As Frank Herbert wrote in his sci-fi classic Dune, “Fear is the mind-killer.” But specifically, right now, we’re learning fear can also be the peace-of-mind-killer, which is unfortunate. So, to squash fear and uncertainty, and feel less dire, we’ve turned to tips that can bring order to chaos.
If not in the a.m., then at least 30 minutes a day, 5 days a week. The CDC recommends this as a baseline for adults.
It doesn’t have to be strict HIIT or cardio either. Ridiculous as it may sound, I use a dance video game as part of my daily exercise routine. Admittedly, my routine is a bit more limited than that of the average person due to the fact that I deal with chronic pain from fibromyalgia, and overexerting myself tends to lead to a pain flare.
But as long as it gets you moving, it’s valid since exercise can also help you manage those chest-tightening feelings of fear. Regular exercise has been shown to help improve your mental health by fighting anxiety and depression.
Remember, you don’t have to be a muscled-out gym bro to reap the benefits of exercise; there are lots of options that can help you get moving, including yoga, stretching, dance tutorials, or simply taking a walk if you live in an area where it’s feasible.
This could be fear in disguise. As a person with chronic pain — and as someone who’s had it for almost 15 years — I am used to dealing with fear “spirals” when I am in a pain flare that feels like it will never end. Instead of feeling scared though, fear shows up as frustration toward myself. I get angry when I can’t do things 100 percent perfectly — but of course I can’t do things perfectly during a pain flare because I am in severe pain.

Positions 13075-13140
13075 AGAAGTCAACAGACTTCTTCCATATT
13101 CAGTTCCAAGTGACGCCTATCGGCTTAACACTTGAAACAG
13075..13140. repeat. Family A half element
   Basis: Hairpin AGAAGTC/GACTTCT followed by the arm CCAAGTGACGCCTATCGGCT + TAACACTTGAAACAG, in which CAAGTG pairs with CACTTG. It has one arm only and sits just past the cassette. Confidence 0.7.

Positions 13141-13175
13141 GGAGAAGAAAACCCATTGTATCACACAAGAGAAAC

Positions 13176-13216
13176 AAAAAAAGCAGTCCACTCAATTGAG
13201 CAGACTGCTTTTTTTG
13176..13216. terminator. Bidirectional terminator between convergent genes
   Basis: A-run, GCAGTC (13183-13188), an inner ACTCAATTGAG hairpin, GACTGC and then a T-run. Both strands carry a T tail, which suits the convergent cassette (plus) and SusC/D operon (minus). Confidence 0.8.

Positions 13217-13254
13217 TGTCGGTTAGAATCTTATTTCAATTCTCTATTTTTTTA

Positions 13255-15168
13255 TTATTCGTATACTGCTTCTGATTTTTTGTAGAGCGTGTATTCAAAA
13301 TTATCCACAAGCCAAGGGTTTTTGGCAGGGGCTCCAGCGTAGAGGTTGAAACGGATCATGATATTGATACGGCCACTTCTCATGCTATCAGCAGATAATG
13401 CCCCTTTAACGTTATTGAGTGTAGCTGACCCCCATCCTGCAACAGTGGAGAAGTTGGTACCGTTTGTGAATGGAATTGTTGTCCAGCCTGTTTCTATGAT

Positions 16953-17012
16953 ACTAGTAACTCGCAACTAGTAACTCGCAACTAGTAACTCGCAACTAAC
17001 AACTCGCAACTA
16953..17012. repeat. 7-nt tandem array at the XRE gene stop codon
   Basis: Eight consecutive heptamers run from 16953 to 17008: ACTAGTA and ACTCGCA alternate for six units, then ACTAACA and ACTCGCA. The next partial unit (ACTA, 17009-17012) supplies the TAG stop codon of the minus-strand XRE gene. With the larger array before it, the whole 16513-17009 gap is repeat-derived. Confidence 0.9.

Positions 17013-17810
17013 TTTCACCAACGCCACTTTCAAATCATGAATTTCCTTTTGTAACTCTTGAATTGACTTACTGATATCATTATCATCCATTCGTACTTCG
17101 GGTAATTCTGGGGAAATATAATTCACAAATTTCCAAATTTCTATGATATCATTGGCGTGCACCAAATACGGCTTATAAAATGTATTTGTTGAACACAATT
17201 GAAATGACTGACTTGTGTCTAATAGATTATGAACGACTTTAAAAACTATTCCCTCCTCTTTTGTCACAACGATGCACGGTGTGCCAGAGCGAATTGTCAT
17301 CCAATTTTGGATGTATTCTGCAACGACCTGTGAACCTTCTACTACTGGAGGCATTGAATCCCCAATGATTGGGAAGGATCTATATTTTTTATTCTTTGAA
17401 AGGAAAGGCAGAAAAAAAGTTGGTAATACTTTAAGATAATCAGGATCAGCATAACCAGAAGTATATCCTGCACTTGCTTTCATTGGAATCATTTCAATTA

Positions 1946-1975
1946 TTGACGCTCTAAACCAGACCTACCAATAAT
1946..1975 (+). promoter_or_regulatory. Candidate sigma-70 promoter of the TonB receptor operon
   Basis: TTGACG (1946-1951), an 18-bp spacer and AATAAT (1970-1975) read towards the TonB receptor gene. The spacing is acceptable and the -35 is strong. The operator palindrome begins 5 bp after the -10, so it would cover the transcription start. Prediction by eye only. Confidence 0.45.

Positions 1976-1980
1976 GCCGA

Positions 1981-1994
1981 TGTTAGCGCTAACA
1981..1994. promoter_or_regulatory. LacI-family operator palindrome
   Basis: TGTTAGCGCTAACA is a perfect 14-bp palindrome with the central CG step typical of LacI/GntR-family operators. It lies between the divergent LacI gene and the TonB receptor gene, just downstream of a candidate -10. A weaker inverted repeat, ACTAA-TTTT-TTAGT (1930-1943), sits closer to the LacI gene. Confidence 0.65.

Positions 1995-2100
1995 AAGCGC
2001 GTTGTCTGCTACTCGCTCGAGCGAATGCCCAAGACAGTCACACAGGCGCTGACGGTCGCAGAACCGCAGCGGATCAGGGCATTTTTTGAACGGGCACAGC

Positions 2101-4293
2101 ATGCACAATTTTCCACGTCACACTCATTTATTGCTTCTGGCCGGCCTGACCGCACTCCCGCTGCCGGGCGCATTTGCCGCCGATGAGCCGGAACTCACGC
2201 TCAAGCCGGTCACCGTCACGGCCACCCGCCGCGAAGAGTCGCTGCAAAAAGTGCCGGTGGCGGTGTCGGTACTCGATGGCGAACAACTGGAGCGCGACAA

In the same way, control issues can also arise when you feel afraid, especially in this horror movie of a pandemic we’re in. You might lash out to your roommate over small things or start crying when your coffee spills. Fear doesn’t always show up in the “classic” way, through trembles or being easily startled.
When that happens, take a break from your routine and go to your safe space, physical or emotional. Prioritize your comfort through this spiral.
When I am having a pain spike — or a spike in fear about my pain, I find it helpful to focus on things I can do to make myself more comfortable. Things such as applying a heating pad to the area that hurts, or taking medication if feasible), or distracting myself (by reading a book, listening to music, or watching something if I can concentrate) instead of focusing on what I cannot do at that moment.
Spend some day each day doing this to build your inner strength and remind yourself that there are moments which can belong to you.
Like many people, I have had trouble lately focusing on one thing for more than 20 to 30 minutes at a time. And I’ve had to radically change the way I work.
I’ve started writing articles a few paragraphs at a time with breaks, rather than word-vomiting my drafts in one or two sittings and revising after some decompression time (usually spent watching part of an episode of “Mystery Science Theater 3000” or another show that I have seen more times than I can count).